Former Georgia Tech standout Kevin King walked on Stadium Court Tuesday evening in Atlanta without a tour-level victory. The 28-year-old World No. 405 walked off with not just a win, but a victory against 2017 Nitto ATP Finals champion and former World No. 3 Grigor Dimitrov, whom he defeated 7-5, 6-4 to reach the second round of the BB&T Atlanta Open.
“It’s fantastic. Wouldn’t have rather done it at any other place,” King said. “It was a great crowd out there, great energy, so I’m just thrilled to have won that.”
The week has been extra emotional for King, who received a wild card into qualifying before advancing to the main draw. The lefty’s father, William, had not seed him play for two years before qualifying on Saturday due to a stroke.
“It’s very special,” King said. “It’s been a couple years since he’s seen me play, so just happy that he’s able to come out and support me.”
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Before this match, King’s best win came against then-World No. 81 Ernesto Escobedo at an ATP Challenger Tour event in September 2017. Against Dimitrov, an eight-time ATP Tour champion, King earned 23 break points, converting seven of them. The Atlanta resident did well to keep his number of unforced errors down throughout the match.
“It was incredible. It seemed he wasn’t quite at 100 per cent, so it definitely gave me some looks in his service games,” King said. “But I was glad to be able to close it out at the end.”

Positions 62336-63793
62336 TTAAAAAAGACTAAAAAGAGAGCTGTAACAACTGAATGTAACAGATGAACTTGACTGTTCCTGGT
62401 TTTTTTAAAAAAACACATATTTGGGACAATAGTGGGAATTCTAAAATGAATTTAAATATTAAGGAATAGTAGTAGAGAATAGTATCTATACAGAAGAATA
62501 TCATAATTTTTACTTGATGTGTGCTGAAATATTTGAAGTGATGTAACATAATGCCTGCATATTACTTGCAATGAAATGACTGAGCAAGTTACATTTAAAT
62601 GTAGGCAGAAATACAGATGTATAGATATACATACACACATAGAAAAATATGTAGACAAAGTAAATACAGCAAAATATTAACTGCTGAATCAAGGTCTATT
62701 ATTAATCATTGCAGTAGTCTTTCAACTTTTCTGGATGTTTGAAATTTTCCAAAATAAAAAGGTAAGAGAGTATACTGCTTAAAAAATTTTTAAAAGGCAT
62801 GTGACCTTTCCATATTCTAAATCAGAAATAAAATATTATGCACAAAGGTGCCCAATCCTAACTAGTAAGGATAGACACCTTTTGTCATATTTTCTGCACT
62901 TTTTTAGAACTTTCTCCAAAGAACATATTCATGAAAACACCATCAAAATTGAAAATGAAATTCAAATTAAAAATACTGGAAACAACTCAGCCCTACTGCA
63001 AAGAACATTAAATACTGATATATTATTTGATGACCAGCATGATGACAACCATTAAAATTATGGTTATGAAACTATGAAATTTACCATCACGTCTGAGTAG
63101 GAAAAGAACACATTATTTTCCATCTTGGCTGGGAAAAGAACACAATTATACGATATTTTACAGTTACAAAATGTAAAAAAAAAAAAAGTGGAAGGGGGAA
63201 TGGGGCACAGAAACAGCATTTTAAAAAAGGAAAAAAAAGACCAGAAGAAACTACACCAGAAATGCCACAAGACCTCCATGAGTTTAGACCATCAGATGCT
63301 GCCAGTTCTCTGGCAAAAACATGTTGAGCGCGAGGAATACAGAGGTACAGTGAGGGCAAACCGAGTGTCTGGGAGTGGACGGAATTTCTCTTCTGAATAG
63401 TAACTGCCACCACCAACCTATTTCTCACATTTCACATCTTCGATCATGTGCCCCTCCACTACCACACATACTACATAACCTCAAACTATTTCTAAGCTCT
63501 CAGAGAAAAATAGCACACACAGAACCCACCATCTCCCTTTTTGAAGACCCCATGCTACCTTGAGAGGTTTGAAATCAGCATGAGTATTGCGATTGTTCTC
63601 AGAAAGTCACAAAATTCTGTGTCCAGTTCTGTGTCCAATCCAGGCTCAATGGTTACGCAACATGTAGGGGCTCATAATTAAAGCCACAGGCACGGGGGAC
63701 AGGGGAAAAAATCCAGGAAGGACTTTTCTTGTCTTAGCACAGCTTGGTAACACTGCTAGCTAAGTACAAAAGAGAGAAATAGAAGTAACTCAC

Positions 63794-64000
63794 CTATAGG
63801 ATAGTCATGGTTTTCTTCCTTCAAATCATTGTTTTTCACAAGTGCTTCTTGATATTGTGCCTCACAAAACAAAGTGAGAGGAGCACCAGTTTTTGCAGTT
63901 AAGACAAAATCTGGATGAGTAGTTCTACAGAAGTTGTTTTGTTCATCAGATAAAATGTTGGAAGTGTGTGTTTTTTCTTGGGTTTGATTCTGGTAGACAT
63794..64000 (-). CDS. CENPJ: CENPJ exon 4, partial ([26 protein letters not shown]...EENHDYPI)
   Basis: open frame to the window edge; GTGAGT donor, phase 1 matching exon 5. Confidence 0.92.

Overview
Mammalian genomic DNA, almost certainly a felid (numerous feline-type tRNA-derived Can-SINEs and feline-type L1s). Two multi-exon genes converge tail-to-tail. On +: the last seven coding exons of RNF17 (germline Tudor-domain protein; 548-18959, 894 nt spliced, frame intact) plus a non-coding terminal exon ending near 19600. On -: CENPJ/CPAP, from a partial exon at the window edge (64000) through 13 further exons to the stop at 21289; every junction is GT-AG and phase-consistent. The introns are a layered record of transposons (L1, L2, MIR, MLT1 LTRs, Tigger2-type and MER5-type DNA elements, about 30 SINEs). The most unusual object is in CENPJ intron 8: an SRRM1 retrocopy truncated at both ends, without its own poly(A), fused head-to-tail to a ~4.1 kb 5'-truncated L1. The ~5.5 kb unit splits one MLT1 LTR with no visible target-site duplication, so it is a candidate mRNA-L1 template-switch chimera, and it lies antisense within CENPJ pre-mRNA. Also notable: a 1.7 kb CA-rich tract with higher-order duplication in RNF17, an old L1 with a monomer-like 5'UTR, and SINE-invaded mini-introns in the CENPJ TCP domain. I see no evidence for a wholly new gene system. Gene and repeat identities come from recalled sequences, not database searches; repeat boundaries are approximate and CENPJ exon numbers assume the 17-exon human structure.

For a moment, it appeared the Bulgarian may steal the momentum with his back against the wall. In Dimitrov’s final service game, the World No. 53 struck a backhand volley crosscourt that he thought was wide, and he even shook the chair umpire’s hand. But a challenge revealed that it clipped the line, giving Dimitrov new hope.
“I actually thought it was in when he hit it. I was shocked that he was walking to the bench, so I had a little hope that it might’ve been out,” King said. “I was actually surprised it was that close.”
If Dimitrov held that game to even the second set, it could have gotten sticky for King, who has won just six of 21 Challenger matches this season. But the home favourite forced the Bulgarian to beat him, which Dimitrov did not.
“[I] really was just trying to focus on making the return, not trying to get caught up in the score or the moment,” King said. “Just trying to get started in each point and try to make him work.”
It won’t get any easier for King, who will next face second seed Taylor Fritz. The Americans have never met at tour-level, but Fritz defeated King in three sets at an ATP Challenger Tour event last season. As excited as he is to earn the biggest victory of his career, King knows his tournament is not over yet.
“It’s great to celebrate it a little bit now with my friends and family out there, but I’ll go back, do a little recovery and start focussing on the next match.”